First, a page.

Published: Jan 2002
| ||Format||Pages||Price|| |
|PDF (356K)||14||$25||  ADD TO CART|
|Complete Source PDF (13M)||14||$143||  ADD TO CART|
Predicting rolling performance and dimensional stability of rolling bearings under all combinations of load and temperature becomes a real challenge in the material science discipline, even knowing the differences in bearing performance for different steel alloys and applied heat treatments. The consistently maintained high level of steel cleanliness in present day bearing manufacturing, based on modern steel making technology, is not the only decisive parameter minimizing the probability for spalling fatigue. A second highly important factor is the micro-plastic behavior of the steel under conditions of repetitive cyclic stressing. The steel's elastic response, acquired during running-in, will deteriorate after some time, increasing the probability for crack initiation at and around weak points in the steel matrix and crack propagation away from there leading to fatigue failure. Aspects of shakedown and materials decay are thus related to the probability for bearing failure to occur in combination with steel cleanliness. The ability to maintain an elastic response during cyclic stressing is determined on one hand by the combined effects of applied stress level, running temperature and number of revolutions, and on the other by the selected steel alloy, the applied heat treatment and the work hardening response during running-in. Examples are discussed of observed microstructural stability and superb bearing performance under extreme conditions.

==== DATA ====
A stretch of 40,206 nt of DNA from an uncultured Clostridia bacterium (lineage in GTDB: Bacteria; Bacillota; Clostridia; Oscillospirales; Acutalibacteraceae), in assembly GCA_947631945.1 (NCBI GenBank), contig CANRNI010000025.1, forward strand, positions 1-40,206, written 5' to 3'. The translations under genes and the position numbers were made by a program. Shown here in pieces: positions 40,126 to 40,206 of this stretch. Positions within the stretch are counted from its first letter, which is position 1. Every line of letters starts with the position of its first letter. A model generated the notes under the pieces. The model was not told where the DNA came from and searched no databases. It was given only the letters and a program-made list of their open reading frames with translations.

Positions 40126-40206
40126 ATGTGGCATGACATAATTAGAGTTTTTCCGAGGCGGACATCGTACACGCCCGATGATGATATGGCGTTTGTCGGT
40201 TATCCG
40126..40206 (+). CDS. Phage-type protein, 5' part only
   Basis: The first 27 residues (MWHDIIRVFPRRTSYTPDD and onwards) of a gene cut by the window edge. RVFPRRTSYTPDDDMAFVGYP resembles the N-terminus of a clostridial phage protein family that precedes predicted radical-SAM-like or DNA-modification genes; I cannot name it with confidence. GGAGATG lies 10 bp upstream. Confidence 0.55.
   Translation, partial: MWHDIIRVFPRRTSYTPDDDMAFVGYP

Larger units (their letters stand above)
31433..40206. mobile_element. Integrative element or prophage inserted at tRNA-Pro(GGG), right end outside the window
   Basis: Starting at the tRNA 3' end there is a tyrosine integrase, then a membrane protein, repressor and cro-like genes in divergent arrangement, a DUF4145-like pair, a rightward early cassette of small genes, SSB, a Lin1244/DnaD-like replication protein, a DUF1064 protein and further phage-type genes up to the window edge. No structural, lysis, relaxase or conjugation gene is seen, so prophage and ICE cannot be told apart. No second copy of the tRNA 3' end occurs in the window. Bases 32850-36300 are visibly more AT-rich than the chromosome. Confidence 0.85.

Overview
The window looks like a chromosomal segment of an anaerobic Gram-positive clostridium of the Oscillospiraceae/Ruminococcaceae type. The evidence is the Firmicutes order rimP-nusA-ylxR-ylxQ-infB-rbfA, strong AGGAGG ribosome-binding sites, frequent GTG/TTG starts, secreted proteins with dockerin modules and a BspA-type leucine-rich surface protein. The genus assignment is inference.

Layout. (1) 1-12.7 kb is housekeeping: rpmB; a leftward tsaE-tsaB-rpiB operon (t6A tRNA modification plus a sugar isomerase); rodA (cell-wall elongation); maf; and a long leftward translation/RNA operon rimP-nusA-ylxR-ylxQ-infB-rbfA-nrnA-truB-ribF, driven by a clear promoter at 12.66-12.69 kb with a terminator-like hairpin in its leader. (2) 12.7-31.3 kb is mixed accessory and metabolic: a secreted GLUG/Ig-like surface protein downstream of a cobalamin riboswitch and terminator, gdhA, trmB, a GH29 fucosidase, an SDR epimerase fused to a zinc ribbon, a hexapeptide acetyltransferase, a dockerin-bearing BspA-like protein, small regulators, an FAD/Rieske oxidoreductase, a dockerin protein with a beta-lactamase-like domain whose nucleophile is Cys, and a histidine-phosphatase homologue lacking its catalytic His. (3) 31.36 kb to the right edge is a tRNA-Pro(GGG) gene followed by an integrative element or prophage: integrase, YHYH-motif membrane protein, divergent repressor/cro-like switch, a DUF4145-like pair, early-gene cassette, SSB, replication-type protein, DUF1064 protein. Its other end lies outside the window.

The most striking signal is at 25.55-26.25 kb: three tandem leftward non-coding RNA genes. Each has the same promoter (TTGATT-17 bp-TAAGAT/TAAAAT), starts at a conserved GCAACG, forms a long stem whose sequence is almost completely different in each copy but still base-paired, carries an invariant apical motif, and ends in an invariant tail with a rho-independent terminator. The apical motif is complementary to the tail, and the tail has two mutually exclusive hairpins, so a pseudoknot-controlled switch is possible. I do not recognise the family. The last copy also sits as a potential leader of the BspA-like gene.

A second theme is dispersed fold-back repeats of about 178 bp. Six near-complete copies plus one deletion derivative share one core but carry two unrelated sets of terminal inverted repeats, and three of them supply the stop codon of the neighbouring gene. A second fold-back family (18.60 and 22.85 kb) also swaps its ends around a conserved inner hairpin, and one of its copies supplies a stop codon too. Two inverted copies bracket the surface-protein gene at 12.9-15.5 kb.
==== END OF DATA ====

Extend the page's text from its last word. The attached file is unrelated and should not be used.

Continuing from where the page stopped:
material response, rolling contact fatigue, microstructural change, metal softening, X-ray diffraction analysis, high reliability in bearing performance
Consultant, Voskamp XRD Consultancy, KZ Driebergen,